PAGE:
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Holy Disunity: How What Separates Us Can Save Us — Book Review


Holy Disunity: How What Separates Us Can Save Us is a phenomenally timed book that speaks to members of the wider Christian community, regardless of denomination. Layton E. Williams takes on the challenge of redefining what could quite possibly be the most difficult and aspirational word for Christians — unity. Traditionally, unity is what our churches hope to attain, while disunity is considered to be the greatest threat against the body of Christ. But, in just over 200 pages, Williams does what is counterintuitive to most Christians: she makes a case for disunity in Christian community.

In a brief introduction, Williams clearly tells readers the purpose of this book. She writes, “This book is an argument for how disunity can be holy, and how we can faithfully coexist without being united, at least in any earthly way.”[1] The contrast between earthly unity and holy disunity is the primary distinction made throughout the book. Earthly unity is “the unity we attempt to create when we think it is in our power is a broken, hollow, and false unity.”[2] This is the unity that Williams believes “becomes for us an idol — a distraction from the greater unity that comes from God.”[3]

If unity is not the goal for Christian community on this earth, then what is our goal? The next twelve chapters propose that our goal is relationship, and relationships can thrive when we no longer cling to earthly unity.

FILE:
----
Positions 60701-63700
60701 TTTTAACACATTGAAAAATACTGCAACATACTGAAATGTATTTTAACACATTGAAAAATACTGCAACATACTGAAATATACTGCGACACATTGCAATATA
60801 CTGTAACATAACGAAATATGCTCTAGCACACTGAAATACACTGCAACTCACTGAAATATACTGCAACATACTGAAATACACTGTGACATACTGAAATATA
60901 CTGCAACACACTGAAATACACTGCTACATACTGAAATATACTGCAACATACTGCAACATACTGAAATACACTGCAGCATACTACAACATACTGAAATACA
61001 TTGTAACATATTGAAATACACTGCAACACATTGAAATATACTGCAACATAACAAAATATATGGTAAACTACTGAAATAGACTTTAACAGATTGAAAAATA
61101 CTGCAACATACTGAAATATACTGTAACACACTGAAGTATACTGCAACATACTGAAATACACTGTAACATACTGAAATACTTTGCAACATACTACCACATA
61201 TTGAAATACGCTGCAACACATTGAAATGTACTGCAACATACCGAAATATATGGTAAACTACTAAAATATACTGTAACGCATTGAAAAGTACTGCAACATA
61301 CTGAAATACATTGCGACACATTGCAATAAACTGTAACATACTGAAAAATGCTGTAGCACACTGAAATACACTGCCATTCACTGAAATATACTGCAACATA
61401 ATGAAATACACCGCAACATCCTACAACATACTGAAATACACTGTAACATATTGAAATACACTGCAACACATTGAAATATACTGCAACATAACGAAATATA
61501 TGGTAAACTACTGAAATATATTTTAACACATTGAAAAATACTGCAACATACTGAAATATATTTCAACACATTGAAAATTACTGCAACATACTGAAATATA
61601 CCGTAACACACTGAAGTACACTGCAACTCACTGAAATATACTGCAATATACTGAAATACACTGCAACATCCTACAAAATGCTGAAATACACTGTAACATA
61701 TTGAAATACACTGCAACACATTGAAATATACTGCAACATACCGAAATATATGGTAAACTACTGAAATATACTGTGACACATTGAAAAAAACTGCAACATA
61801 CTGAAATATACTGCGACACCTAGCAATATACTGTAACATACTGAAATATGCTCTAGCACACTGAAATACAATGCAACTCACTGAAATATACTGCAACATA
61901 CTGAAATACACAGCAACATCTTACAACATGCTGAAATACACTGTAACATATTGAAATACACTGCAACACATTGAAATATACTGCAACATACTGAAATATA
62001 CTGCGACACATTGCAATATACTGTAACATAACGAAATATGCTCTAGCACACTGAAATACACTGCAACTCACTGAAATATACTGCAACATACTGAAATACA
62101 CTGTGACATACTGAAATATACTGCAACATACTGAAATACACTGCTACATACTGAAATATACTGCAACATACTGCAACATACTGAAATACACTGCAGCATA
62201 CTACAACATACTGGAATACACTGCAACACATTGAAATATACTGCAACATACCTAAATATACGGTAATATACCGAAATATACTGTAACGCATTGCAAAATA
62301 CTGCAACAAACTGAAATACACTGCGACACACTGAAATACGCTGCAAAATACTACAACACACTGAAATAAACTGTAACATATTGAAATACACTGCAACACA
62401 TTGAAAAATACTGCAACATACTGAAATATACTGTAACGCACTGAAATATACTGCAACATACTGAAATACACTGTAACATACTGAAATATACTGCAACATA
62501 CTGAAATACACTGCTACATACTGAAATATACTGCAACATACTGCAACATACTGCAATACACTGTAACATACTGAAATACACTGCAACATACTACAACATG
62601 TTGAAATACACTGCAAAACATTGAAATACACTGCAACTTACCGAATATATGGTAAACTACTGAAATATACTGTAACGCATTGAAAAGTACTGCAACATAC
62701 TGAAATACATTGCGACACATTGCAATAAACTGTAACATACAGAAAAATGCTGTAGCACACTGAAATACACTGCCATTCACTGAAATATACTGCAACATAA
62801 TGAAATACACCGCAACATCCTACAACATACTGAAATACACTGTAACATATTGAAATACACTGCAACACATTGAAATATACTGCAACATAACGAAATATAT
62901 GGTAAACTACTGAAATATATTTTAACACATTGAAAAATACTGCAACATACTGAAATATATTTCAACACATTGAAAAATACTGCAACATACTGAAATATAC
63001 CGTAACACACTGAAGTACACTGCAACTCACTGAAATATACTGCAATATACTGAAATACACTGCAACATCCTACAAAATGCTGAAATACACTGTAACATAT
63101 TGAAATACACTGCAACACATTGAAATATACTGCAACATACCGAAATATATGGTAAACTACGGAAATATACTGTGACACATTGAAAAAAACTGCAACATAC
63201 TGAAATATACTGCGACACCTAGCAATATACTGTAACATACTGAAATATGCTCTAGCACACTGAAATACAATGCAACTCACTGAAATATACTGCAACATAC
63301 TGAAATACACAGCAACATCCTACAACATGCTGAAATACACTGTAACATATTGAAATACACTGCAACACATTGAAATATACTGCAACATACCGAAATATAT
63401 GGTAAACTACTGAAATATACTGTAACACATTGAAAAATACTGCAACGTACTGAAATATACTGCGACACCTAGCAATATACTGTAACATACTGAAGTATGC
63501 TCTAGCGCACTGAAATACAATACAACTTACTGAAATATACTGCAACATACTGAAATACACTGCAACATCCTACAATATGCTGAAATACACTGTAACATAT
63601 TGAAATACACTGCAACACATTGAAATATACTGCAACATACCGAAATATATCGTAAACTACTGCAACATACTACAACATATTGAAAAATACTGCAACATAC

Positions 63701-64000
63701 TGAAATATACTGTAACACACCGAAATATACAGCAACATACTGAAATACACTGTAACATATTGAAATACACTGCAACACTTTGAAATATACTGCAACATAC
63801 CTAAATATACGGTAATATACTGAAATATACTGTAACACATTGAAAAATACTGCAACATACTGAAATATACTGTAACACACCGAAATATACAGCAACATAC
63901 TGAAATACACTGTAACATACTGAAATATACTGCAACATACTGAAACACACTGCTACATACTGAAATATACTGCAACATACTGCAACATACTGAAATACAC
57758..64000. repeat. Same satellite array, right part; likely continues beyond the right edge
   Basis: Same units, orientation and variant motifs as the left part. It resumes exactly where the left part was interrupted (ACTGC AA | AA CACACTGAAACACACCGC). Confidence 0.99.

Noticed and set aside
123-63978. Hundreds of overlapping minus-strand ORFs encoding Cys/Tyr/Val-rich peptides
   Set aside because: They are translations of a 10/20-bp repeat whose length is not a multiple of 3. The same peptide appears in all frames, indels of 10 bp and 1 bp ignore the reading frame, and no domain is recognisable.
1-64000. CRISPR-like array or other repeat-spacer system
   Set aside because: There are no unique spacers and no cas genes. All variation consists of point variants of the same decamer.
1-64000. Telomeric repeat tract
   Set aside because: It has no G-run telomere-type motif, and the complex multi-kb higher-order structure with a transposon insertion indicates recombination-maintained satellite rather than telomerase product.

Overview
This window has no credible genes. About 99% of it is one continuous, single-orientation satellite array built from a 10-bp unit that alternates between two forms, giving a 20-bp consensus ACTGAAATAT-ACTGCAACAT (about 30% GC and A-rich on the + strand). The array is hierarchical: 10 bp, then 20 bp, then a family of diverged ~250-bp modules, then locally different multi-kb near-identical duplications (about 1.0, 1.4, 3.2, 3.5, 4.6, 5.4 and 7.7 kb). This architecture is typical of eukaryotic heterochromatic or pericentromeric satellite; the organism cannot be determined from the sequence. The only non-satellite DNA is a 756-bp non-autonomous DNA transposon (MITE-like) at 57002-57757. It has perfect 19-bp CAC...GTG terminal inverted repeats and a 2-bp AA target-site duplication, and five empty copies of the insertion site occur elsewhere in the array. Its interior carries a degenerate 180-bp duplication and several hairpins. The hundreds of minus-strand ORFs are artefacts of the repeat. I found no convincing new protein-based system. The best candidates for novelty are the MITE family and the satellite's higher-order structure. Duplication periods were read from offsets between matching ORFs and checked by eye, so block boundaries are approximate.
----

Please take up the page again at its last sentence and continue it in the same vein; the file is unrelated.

In each chapter, Williams highlights various “gifts” of disunity. Most readers will initially balk at the idea of argument being a gift, or doubt, or uncertainty, but Williams makes the case that these gifts to community are actually what saves us. Each chapter begins with a personal story that connects with the topic at hand. Williams draws from years of experience in parish ministry, as well as her time growing up in the South, to frame each of the gifts. Her experiences serve as case studies that help readers draw practical applications for how to utilize these gifts in community. The middle of each chapter asks and answers three questions:

1. How does this gift separate us?

2. What does the Bible say about this gift?

3. How does this gift save us?

The first chapter, “The Gift of Difference,” pushes against the ways in which our communities categorize individuals into “normal” and “different,” with normal being the preferred category. Williams challenges how churches handle diversity and pushes readers to intentionally honor difference in community. Chapter two, “The Gift of Doubt,” acknowledges doubt as a key component of Christian life and as a way to discover God in new and extraordinary ways. Chapter three, “The Gift of Argument,” questions the core of “civility” in our systems, calling out civility as a way “to maintain the existing system of power” and to silence those who do not comply with the system. Williams proposes replacing fear of argument with trust in members of the community who are traditionally silenced.